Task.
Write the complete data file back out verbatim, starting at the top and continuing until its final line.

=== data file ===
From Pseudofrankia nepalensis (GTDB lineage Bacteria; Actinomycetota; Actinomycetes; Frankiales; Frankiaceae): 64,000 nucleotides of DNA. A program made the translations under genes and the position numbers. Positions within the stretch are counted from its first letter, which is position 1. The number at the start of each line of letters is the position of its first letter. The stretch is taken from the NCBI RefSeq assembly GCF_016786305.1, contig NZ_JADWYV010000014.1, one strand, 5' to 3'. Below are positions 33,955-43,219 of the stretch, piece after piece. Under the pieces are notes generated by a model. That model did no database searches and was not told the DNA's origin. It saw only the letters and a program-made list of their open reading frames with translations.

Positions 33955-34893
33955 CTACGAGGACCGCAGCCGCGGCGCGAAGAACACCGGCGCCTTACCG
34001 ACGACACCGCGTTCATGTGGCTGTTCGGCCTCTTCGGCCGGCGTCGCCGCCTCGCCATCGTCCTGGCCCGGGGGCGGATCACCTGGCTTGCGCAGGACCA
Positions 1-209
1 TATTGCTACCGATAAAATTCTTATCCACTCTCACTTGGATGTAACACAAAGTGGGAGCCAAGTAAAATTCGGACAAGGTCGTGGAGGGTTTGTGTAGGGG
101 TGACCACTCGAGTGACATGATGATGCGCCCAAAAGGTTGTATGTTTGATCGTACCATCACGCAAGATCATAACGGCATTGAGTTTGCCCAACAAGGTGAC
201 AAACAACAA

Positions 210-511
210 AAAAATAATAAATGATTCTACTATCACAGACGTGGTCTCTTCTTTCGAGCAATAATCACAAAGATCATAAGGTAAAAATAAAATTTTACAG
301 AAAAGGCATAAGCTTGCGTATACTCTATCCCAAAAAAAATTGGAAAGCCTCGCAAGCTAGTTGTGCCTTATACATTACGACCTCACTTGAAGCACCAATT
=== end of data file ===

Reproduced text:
From Pseudofrankia nepalensis (GTDB lineage Bacteria; Actinomycetota; Actinomycetes; Frankiales; Frankiaceae): 64,000 nucleotides of DNA. A program made the translations under genes and the position numbers. Positions within the stretch are counted from its first letter, which is position 1. The number at the start of each line of letters is the position of its first letter. The stretch is taken from the NCBI RefSeq assembly GCF_016786305.1, contig NZ_JADWYV010000014.1, one strand, 5' to 3'. Below are positions 33,955-43,219 of the stretch, piece after piece. Under the pieces are notes generated by a model. That model did no database searches and was not told the DNA's origin. It saw only the letters and a program-made list of their open reading frames with translations.

Positions 33955-34893
33955 CTACGAGGACCGCAGCCGCGGCGCGAAGAACACCGGCGCCTTACCG
34001 ACGACACCGCGTTCATGTGGCTGTTCGGCCTCTTCGGCCGGCGTCGCCGCCTCGCCATCGTCCTGGCCCGGGGGCGGATCACCTGGCTTGCGCAGGACCA
Positions 1-209
1 TATTGCTACCGATAAAATTCTTATCCACTCTCACTTGGATGTAACACAAAGTGGGAGCCAAGTAAAATTCGGACAAGGTCGTGGAGGGTTTGTGTAGGGG
101 TGACCACTCGAGTGACATGATGATGCGCCCAAAAGGTTGTATGTTTGATCGTACCATCACGCAAGATCATAACGGCATTGAGTTTGCCCAACAAGGTGAC
201 AAACAACAA

Positions 210-511
210 AAAAATAATAAATGATTCTACTATCACAGACGTGGTCTCTTCTTTCGAGCAATAATCACAAAGATCATAAGGTAAAAATAAAATTTTACAG
301 AAAAGGCATAAGCTTGCGTATACTCTATCCCAAAAAAAATTGGAAAGCCTCGCAAGCTAGTTGTGCCTTATACATTACGACCTCACTTGAAGCACCAATT